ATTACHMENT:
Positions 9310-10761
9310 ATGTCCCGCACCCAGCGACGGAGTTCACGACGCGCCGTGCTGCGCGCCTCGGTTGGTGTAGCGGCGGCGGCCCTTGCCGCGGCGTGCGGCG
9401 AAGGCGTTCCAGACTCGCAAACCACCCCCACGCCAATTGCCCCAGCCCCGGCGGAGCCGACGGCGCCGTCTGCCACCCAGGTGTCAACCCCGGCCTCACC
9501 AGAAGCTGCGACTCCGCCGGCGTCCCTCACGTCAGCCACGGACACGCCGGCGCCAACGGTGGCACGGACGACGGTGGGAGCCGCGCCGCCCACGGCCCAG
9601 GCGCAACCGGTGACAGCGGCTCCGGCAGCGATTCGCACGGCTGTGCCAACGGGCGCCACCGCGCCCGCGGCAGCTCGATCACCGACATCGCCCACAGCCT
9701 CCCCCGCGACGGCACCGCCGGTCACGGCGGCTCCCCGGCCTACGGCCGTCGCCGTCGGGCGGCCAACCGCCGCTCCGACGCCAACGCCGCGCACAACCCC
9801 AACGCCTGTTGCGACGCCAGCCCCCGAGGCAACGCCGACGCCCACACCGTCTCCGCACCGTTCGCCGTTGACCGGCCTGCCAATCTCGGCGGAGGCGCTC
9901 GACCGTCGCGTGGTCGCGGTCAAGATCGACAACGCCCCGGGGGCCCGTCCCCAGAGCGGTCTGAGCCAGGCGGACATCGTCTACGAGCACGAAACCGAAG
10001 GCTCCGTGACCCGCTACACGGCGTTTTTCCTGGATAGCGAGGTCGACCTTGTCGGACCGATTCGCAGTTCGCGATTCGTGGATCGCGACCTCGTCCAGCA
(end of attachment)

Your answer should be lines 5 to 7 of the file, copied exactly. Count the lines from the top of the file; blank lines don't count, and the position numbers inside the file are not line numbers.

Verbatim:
9601 GCGCAACCGGTGACAGCGGCTCCGGCAGCGATTCGCACGGCTGTGCCAACGGGCGCCACCGCGCCCGCGGCAGCTCGATCACCGACATCGCCCACAGCCT
9701 CCCCCGCGACGGCACCGCCGGTCACGGCGGCTCCCCGGCCTACGGCCGTCGCCGTCGGGCGGCCAACCGCCGCTCCGACGCCAACGCCGCGCACAACCCC
9801 AACGCCTGTTGCGACGCCAGCCCCCGAGGCAACGCCGACGCCCACACCGTCTCCGCACCGTTCGCCGTTGACCGGCCTGCCAATCTCGGCGGAGGCGCTC